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Tag: Duane Jethro

Another World

IMG_1150By Duane Jethro. I cut in the queue to buy cigarettes. The big guy behind me approaches and says, “sorry but I was in front of you”. I let him pass. But he’s not content. He turns and says, “don’t be like the Dutch they were like that. They exterminated all the indigenous people. Just look at Holland, its all flat, indicative of the flat, all conquering mindset of the people that live there”. A short, stocky dude, he’s clutching a pack of salt, rice and milk. I wonder where he comes from. “You should be more like the Spanish” he continues, “they are nice”. “Did you know the Spanish were the first people to conquere the Cape? They liked eating babies but they didn’t like black babies that’s why there are so many black people in South Africa”, he says. He speaks in deep monotones and has that wild eyed look that I do not want to test with historical facts. I am confused but nod, and try to avoid eye contact. He pays and leaves, but the confusion and anxiety of the encounter hangs like smoke on my shoulder.

Commemorations, death and memorials. These are the things I am struggling with later that same evening. The words splashed on my computer screen seem to speak with the same accent of the guy at the counter. Dealing with my thesis, I now try avoid eye contact, nod and keep saying yes. The stairs creak as my girlfriend comes downstairs clutching her phone. “Switch on the TV, president Zuma is going to make an announcement, they say”. I close the computer and switch on the TV. The public broadcaster is preparing for something big. Jacob Zuma is wearing black, and conveys the bombshell that is Nelson Mandela’s death in his own slow muddled way. We become teary and embrace. A little later, Barack Obama splashes onto the TV screen. We’re ambivalent, but he speaks with sincerity. Tears are now streaming down our cheeks. It’s all so confusing. We’d never imagined it would be like this.

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Blackening Up for the Festive Season

As in earlier years, the controversy on the significance of the figure of ‘zwarte piet’ cropped up again. On those earlier occasions, we have posted both blogs arguing in favor of the ‘tender Dutch tradition’, and blogs stating that the arguments about the ‘innocent custom’ simply won’t do. This year we again, simultaneously, publish two contributions, by Duane Jethro and Rhoda Woets, questioning the guiltless-ness of the figure of zware piet.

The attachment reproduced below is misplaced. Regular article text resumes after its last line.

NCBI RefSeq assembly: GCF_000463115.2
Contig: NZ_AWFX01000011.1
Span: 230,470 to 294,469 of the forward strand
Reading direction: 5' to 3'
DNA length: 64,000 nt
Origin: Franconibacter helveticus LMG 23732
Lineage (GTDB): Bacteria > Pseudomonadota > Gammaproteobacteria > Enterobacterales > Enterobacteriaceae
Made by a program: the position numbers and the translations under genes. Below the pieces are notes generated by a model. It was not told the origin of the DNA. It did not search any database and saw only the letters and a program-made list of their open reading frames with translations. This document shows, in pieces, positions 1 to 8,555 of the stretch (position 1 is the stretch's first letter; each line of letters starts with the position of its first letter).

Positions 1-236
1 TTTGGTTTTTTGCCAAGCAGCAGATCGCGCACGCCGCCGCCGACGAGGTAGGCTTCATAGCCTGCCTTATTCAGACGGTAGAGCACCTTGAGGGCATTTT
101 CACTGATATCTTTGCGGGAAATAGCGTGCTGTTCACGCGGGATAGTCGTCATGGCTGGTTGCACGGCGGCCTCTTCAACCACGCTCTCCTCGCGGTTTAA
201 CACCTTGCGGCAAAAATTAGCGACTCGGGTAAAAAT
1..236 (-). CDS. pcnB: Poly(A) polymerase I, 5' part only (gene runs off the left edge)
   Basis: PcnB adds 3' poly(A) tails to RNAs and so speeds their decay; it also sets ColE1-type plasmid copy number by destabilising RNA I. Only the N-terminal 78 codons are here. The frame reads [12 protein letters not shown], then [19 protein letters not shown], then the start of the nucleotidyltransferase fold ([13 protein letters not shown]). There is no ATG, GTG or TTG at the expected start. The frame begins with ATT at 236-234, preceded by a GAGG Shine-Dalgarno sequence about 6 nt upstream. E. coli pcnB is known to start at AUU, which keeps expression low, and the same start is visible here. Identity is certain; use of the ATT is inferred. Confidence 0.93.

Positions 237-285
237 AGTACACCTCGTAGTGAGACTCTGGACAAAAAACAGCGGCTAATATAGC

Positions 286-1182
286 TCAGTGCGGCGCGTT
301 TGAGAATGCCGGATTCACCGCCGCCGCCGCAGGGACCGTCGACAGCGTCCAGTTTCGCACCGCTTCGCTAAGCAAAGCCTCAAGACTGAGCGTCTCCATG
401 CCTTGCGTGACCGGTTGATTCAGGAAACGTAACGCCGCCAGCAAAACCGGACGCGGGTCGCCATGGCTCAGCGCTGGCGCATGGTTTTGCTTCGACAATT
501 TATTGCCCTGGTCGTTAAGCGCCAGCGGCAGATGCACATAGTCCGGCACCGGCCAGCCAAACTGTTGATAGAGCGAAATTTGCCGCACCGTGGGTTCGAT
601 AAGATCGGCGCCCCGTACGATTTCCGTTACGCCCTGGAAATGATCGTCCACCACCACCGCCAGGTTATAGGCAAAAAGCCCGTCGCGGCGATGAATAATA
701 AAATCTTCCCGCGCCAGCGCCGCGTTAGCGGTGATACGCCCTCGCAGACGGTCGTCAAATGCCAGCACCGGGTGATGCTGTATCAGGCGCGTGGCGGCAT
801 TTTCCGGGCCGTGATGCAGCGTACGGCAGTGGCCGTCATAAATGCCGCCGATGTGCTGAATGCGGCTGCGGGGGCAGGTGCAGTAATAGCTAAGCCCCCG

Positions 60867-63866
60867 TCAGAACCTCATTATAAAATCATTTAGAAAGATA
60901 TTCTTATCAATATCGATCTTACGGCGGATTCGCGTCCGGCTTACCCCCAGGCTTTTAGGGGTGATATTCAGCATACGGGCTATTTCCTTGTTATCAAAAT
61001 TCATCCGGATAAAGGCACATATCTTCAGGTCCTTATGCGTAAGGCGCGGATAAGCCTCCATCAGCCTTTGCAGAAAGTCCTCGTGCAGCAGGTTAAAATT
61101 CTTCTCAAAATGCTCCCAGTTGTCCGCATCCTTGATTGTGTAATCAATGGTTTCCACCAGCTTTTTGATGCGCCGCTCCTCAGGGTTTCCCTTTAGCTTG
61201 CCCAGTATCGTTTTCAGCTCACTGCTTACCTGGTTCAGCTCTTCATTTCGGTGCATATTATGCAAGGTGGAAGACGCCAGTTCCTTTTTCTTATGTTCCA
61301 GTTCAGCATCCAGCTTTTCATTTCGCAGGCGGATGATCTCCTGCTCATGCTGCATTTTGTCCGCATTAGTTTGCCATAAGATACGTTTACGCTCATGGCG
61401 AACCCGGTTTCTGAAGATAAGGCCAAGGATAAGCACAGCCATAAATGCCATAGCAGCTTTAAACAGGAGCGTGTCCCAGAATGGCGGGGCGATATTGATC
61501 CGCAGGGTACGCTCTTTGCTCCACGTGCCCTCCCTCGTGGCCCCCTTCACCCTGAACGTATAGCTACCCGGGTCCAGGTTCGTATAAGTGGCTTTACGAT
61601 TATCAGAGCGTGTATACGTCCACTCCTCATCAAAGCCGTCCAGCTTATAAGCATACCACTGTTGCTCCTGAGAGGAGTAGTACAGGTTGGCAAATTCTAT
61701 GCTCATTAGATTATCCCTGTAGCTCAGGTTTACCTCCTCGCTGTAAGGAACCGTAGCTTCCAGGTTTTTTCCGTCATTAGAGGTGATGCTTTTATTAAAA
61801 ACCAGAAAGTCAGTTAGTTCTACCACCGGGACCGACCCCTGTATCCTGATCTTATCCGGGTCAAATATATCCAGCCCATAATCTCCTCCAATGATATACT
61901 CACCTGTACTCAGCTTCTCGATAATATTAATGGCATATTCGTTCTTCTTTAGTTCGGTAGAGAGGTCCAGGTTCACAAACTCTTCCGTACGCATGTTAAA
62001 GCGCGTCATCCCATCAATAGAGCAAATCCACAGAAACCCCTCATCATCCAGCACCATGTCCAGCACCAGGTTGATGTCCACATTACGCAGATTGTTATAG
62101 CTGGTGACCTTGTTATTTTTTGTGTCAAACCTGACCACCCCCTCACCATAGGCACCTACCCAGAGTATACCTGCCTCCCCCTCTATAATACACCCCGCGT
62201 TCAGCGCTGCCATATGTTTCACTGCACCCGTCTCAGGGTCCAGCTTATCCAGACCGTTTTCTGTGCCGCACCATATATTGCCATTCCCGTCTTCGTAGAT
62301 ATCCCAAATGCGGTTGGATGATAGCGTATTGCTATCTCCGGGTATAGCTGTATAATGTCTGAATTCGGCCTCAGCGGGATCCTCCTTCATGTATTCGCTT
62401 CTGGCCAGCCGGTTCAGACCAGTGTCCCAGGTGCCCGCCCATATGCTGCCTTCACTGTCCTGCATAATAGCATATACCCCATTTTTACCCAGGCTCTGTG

By Duane Jethro  It is that time of year again when, slowly, the Netherlands is being invaded by those loveable effigies of dark-skinned, red-lipped ZwartePieten. From Albert Hein to the Kapsalon, Rotterdam to Maastricht, little dark Pieten are colonizing inches of display space, as all across the Netherlands children wait anxiously for their white, bearded boss-man, Sinterklaas, to arrive from Spain and steam into cities and towns this November.

In keeping with the annual celebration, I have been asked to engage with the significance of the commemoration of Sinterklaas. I hope to use this opportunity to embark on my own intocht into the tradition, with the intention of dishing out intellectual snoepjes and cadeautjes that hopefully will add to the annual Standplaatswereld debate about the significance of that mercurial of Dutch folk characters, Zwarte Piet.

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Having Your Boerewors Roll and Eating it

By Duane Jethro  The 24th of September marked Heritage Day in South Africa. Inaugurated in 1996, the state figured this public holiday would afford South Africans the opportunity to critically reflect on the post-apartheid nation’s rich cultural heritage and diversity. Responding to this implicit appeal, on the 24th of September 2005, the Mzansi Braai Institute initiated the idea of reframing Heritage Day as being a celebration of the braai, or barbeque.

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Who is Shooting Who in South Africa?

By Duane Jethro Ryan Anderson, writing for the anthropology blog Savage Minds, recently raised the question of the usefulness of authenticity as a methodological tool in the social sciences. Invoking Edward Bruner’s observation that, “authenticity is a red herring, to be examined only when tourists, the locals, or the producers themselves use the term” (Culture on Tour, 2005:5), Anderson argues that authenticity can be constructive in so far as it opens up possibilities for “empirical investigation [into] how different people create and imagine what is and what is not authentic”. Drawing on the controversial case of the Damon Winter’s manipulated photos of American soldiers in the Afghan war, for which the photographer won a prestigious award, Anderson’s post asks us to think about what criteria we should use to evaluate the authenticity of images.

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Reading a Post-Apartheid Memorial

Photo by April Killingsworth